Let’s be real. At some point in our elementary school career we’re gassed up by our teachers and parents to think that we’re the greatest artist since Picasso. Even if you absolutely suck at coloring, and none of your masterpieces ever made it to the fridge, almost everyone can relate to the stress-filled moment of deciding which Crayola crayon to use for the face on that drawing of you as a basketball playing, ninja-Power Ranger. That might have been a easy decision for some, but the options were limited if you were born with a little bit more melanin or spent a number of hours bathing in the sun on summer vacations. So here’s the question:
What color do you use if you aren’t “Flesh” or “Brown”? Humanae is a Tumblr blog that doesn’t quite answer our childhood question, but instead shows us that there are a lot more color choices than our crayon box could hold. Based on the Pantone Inc. color scheme, the Humanae project highlights the colors of real subjects juxtaposed the color codes in the Pantone palate. The subjects, all volunteers, are photographed and placed behind a dyed backdrop that has been extracted solely from the 11×11 pixels of the volunteers’ profile.
Angélica Dass, creator of the Humanae project speaks a little bit on her experience with the project and the concept of race and skin tone.
Mass Appeal: You’ve photographed over 2,000 people from places like Barcelona, Paris, Madrid and Chicago. What did you learn about the volunteers from their reactions to this project?
Angélica Dass: I’ve learned that I’m not alone. People need to talk about equality, identity, empathy. People want to discuss these concepts, and when you look at the pictures, however obvious it may seem, you see that we are unique and yet part of a whole.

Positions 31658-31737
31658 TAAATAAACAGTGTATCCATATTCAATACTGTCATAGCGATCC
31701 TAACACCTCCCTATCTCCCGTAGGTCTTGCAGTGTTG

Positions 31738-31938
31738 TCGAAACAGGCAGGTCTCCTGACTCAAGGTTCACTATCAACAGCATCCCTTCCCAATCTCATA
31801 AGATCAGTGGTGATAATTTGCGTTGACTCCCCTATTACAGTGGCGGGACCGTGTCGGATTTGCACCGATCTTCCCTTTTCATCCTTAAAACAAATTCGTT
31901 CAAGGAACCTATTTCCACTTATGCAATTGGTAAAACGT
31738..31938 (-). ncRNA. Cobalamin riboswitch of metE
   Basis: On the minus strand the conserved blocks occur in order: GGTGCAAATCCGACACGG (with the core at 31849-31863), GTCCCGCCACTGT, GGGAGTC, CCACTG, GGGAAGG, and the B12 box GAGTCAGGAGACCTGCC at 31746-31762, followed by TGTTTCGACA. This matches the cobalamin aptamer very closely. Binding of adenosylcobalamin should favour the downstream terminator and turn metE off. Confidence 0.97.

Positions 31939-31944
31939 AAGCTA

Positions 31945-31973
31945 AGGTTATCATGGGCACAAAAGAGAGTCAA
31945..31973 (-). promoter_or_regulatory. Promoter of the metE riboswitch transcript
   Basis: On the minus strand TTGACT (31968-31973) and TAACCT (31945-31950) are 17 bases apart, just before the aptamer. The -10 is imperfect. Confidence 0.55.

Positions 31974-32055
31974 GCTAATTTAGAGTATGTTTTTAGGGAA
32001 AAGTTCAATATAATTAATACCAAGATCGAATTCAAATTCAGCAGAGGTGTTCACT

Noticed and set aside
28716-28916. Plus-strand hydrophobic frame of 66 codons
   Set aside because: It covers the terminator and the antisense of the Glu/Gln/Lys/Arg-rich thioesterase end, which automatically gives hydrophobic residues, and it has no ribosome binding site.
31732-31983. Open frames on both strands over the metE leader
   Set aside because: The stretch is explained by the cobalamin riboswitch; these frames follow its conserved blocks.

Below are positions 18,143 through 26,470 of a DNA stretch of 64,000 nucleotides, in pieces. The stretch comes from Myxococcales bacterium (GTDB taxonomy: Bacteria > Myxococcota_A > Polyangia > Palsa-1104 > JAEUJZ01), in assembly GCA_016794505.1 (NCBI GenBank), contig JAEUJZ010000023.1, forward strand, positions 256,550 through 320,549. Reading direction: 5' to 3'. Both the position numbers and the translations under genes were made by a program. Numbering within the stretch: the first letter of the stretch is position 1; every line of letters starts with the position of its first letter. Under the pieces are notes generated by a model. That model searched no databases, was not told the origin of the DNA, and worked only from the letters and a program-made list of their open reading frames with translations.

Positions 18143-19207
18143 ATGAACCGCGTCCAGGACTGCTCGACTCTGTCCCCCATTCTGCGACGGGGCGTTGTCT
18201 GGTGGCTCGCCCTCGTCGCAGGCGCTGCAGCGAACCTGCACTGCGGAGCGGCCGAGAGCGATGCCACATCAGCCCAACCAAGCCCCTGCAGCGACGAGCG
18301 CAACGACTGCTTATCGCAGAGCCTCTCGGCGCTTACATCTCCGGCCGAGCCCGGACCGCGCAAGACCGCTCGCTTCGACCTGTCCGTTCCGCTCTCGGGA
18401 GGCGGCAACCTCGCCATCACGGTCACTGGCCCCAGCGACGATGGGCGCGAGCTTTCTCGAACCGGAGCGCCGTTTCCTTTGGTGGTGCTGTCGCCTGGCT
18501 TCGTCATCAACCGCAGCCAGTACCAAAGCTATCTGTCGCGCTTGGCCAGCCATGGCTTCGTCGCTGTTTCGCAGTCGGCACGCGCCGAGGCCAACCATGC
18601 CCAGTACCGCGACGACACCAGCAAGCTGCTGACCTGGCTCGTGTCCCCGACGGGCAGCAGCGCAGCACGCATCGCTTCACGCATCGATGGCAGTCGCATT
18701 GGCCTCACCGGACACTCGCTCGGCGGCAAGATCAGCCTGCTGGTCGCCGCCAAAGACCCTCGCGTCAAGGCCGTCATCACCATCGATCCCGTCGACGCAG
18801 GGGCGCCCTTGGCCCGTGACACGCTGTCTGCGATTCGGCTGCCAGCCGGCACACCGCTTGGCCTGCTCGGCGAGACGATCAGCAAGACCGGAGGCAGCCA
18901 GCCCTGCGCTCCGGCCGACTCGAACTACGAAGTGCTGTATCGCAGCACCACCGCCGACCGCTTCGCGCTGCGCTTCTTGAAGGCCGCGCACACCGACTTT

MA: How did the Humanae project help you develop as a photographer?
AD: It helped me to discover myself as a photographer. I start thinking or feeling in my own sphere. I like to be a translator or amplifier of the thoughts, feelings, messages and stories of the people I shoot. The Humanae project enriches widely my work and experience.
MA: How has the feedback on the project been ?
AD: The Humanae project was a very personal project and it has mutated into a global educational, social, and even scientific form of expression for different persons in a way that has become out of my control.
MA: Why did you decide to use the Pantone scale ?
AD: Pantone for me is a neutral scale, where a color has no more importance than another, that is industrial, closely associated with something practical, and repetitive. It’s a very identifiable scale for one part of society that coexists with the world of design, but is well understood easily by anyone. It is a manner to look objectively, “human object,” seeking to make clear this unique “universality,”
MA: How does this project challenge the concept of race ?
AD: The concept of race is completely challenged or even reviled by science nowadays, but maybe only in the biological-anthropological side of the cliché. The sociological aspects of the race concept, its historical or political use and consequences are necessary to be discussed every day in a lot of places, contexts and for many people. Humanae breaks the ice and starts with the first word of a conversation about real identity, solidarity, humanity.
MA: What do you see yourself working on in the future ?
AD: I’ll continue looking at myself to talk about/to others, and I hope that their voices will be heared louder than mine in the end.
Check out more on the ongoing Humanae project and Angélica Dass on her